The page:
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House Votes To Overturn Obama Rule Restricting Gun Sales To The Severely Mentally Ill

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You are reading page 6 of House Votes To Overturn Obama Rule Restricting Gun Sales To The Severely Mentally Ill. If you want to start from the beginning Go to First Page.

It's neither fair or accurate to frame it as an either/or question. Its not as if there was some proposed law that, if passed would eliminate accidental firearms related deaths of children.

If there was, then your question would be simple to answer. But that simply does not exist. None of the proposed laws I have seen would do that.

This is a good argument.

It isn't entirely honest, in my opinion, given that we don't really study gun violence as the public health issue that it represents. When the gun lobby can prevent the CDC

from studying the issue so that an informed conversation is obstructed, it is difficult to even generate meaningful legislation.

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This is a good argument.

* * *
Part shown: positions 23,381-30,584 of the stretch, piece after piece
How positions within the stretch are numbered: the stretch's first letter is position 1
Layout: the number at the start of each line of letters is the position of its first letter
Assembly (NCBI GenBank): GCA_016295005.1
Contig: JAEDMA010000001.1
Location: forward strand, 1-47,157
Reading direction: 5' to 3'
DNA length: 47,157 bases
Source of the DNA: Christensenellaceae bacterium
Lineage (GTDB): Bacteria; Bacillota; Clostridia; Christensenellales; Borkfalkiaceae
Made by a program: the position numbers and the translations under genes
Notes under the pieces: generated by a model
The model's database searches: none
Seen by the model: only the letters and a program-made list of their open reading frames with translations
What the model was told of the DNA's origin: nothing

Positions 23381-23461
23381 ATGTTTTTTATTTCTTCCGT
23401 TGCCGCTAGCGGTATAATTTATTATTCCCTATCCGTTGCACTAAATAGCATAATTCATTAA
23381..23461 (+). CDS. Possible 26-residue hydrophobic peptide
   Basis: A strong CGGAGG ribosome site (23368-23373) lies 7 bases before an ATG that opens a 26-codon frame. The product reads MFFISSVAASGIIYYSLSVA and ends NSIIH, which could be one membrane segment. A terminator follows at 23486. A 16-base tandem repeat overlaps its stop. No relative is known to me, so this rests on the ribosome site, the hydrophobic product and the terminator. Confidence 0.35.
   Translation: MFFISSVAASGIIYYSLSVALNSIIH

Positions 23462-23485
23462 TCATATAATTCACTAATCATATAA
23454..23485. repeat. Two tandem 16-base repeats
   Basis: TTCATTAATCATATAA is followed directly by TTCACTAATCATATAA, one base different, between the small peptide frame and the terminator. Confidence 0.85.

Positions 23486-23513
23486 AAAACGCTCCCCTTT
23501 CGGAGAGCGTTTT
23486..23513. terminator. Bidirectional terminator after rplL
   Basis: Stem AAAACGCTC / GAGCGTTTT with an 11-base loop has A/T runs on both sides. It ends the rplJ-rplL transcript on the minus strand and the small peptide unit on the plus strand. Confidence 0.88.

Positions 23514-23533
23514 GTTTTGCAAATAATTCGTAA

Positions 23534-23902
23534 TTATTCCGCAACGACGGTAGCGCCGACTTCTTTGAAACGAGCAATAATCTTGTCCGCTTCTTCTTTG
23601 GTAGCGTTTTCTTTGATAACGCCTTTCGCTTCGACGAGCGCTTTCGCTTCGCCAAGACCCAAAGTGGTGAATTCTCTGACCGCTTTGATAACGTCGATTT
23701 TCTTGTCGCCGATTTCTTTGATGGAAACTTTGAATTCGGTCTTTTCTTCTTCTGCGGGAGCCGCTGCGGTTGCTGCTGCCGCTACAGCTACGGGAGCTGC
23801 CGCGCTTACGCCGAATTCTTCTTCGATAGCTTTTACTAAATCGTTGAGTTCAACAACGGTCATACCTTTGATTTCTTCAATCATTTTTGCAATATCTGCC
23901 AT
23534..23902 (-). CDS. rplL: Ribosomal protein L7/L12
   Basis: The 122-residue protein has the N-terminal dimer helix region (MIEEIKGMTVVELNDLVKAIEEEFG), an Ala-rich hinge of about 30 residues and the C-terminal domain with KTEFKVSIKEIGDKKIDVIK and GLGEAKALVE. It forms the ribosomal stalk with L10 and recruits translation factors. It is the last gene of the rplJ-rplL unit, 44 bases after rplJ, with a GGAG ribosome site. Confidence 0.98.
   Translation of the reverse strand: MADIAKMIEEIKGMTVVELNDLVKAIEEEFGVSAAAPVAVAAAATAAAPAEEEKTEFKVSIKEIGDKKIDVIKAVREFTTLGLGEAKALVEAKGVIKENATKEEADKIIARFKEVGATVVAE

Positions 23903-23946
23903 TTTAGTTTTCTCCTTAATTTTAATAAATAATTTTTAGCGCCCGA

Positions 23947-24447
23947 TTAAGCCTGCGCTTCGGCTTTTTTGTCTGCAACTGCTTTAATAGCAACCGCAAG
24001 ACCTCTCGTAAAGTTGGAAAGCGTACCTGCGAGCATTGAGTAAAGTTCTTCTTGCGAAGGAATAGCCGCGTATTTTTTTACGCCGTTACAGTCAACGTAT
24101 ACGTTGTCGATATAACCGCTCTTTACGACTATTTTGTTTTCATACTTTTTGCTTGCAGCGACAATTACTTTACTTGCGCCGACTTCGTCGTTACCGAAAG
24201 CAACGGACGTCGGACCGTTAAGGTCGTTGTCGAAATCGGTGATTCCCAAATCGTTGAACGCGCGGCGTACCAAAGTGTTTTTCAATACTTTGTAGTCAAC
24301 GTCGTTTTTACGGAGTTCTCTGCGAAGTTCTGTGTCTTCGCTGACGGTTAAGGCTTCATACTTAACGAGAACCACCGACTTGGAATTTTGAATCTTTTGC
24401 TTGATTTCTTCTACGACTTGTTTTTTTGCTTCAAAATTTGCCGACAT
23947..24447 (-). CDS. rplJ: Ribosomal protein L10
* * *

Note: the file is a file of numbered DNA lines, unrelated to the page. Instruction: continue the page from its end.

It isn't entirely honest, in my opinion, given that we don't really study gun violence as the public health issue that it represents. When the gun lobby can prevent the CDC

from studying the issue so that an informed conversation is obstructed, it is difficult to even generate meaningful legislation.

Well it's ONLY the CDC who has been prevented from studying gun violence. There nothing stopping, say the governments of Switzerland or Israel (countries where guns in the home is very common) from studying the issue. The same is true for various state level agencies. It does seem fishy I admit, but that isn't MY fault. I'm not an NRA member and vote pretty liberal. I do get the reluctance to allow the CDC and other government agencies to study gun violence given the long history of anti firearms bias.

Virtually every thing I hear said about firearms by state and national level politicians, and the media, are blatant lies and/or half truths. If you are interested I could point some out for you. It's hard to trust in that environment.